Prostate cancer

21 April 2010

Weather linked to prostate cancer

A new study links dry, cold weather to higher rates of prostate cancer. While the findings don't confirm a direct link, researchers suspect that weather may affect pollution and, in turn, boost prostate cancer rates.

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A new study links dry, cold weather to higher rates of prostate cancer. While the findings don't confirm a direct link, researchers suspect that weather may affect pollution and, in turn, boost prostate cancer rates.

"We found that colder weather, and low rainfall, were strongly correlated with prostate cancer," researcher Sophie St-Hilaire, of Idaho State University, said. "Although we can't say exactly why this correlation exists, the trends are consistent with what we would expect given the effects of climate on the deposition, absorption, and degradation of persistent organic pollutants including pesticides."

St-Hilaire and colleagues studied prostate cancer rates in counties in the United States and looked for links to local weather patterns. They found a link, and suggest it may exist because cold weather slows the degradation of pollutants.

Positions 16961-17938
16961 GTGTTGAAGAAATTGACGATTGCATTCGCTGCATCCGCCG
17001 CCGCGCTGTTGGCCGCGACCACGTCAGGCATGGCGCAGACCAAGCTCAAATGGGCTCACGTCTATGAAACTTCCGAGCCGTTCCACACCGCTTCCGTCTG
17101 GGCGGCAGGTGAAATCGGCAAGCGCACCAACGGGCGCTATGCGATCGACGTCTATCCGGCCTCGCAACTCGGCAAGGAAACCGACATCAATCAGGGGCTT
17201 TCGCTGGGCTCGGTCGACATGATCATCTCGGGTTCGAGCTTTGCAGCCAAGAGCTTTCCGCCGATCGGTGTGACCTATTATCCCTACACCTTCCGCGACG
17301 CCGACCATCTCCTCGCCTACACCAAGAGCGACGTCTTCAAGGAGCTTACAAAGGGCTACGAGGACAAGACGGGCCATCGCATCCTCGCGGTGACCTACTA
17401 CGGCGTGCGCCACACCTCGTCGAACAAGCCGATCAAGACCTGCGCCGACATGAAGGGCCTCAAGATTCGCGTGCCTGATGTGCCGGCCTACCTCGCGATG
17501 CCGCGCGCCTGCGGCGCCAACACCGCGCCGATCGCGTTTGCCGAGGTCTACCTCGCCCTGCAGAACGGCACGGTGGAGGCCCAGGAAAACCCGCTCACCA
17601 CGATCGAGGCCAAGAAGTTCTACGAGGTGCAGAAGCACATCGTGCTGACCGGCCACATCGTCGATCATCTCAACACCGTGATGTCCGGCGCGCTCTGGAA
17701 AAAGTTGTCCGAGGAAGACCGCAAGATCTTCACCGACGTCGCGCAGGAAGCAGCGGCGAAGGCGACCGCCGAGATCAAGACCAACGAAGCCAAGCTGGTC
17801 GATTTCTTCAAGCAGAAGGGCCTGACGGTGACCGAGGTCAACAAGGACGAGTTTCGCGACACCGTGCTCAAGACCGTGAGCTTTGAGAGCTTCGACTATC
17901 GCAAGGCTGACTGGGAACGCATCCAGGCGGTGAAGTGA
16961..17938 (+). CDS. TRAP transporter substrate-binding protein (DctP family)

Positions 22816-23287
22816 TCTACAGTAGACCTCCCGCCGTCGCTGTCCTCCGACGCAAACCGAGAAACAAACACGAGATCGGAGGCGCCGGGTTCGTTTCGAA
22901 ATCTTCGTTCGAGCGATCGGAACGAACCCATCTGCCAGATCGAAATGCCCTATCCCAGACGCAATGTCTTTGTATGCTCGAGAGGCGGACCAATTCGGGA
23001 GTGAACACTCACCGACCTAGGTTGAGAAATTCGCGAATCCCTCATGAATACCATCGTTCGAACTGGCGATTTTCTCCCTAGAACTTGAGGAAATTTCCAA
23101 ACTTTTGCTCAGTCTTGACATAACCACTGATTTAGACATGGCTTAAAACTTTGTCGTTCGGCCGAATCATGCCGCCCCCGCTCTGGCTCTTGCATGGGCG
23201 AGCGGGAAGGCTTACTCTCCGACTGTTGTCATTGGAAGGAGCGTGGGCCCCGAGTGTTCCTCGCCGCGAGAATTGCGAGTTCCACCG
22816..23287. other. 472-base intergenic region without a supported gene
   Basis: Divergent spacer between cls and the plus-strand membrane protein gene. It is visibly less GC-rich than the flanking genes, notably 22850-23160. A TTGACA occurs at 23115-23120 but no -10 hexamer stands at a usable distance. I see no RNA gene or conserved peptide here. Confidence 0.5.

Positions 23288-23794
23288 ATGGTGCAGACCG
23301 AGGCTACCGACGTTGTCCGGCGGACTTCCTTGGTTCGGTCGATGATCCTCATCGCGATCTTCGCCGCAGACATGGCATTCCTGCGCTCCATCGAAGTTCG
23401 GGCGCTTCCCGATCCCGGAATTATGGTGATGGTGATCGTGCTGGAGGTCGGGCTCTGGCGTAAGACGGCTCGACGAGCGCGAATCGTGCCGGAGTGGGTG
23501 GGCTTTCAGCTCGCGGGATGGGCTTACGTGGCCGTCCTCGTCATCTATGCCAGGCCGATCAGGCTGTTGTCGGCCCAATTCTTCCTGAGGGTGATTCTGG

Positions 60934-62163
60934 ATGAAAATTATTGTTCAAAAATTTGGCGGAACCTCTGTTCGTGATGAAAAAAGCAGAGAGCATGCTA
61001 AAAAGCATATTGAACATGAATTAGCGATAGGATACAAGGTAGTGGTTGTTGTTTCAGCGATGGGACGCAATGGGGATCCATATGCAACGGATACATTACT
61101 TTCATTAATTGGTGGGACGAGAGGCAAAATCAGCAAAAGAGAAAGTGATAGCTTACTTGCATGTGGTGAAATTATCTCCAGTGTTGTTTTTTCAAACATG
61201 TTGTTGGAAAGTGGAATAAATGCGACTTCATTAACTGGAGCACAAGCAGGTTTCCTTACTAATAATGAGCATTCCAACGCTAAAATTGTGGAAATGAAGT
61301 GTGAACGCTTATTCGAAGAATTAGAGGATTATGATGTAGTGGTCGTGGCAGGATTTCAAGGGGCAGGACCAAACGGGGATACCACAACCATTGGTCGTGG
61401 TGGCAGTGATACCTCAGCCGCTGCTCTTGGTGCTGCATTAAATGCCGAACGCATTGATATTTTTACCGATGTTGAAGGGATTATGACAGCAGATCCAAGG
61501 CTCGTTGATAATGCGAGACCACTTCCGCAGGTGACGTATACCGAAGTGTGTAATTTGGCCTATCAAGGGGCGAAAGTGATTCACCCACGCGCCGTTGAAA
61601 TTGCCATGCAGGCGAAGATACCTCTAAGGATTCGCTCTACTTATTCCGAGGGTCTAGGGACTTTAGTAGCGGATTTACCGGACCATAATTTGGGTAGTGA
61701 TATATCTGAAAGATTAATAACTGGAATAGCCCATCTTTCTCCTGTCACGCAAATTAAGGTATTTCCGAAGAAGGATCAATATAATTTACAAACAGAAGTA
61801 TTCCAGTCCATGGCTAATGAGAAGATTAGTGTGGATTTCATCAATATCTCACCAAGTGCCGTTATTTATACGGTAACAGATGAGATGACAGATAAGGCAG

Vitamin D deficiency to blame?

Prostate cancer will strike about one in six men, according to background information in the study. Reports suggest it's more common in the northern hemisphere.

"This study provides an additional hypothesis for the north-south distribution of prostate cancer, which builds on the existing supposition that individuals at northern latitudes may be deficient in vitamin D due to low exposure to UV radiation during the winter months," St-Hilaire said.

"Our study suggests that in addition to vitamin D deficiency associated with exposure to UV radiation, other meteorological conditions may also significantly affect the incidence of prostate cancer."

The study was published in the International Journal of Health Geographics. - (HealthDay News,. April 2010)

 

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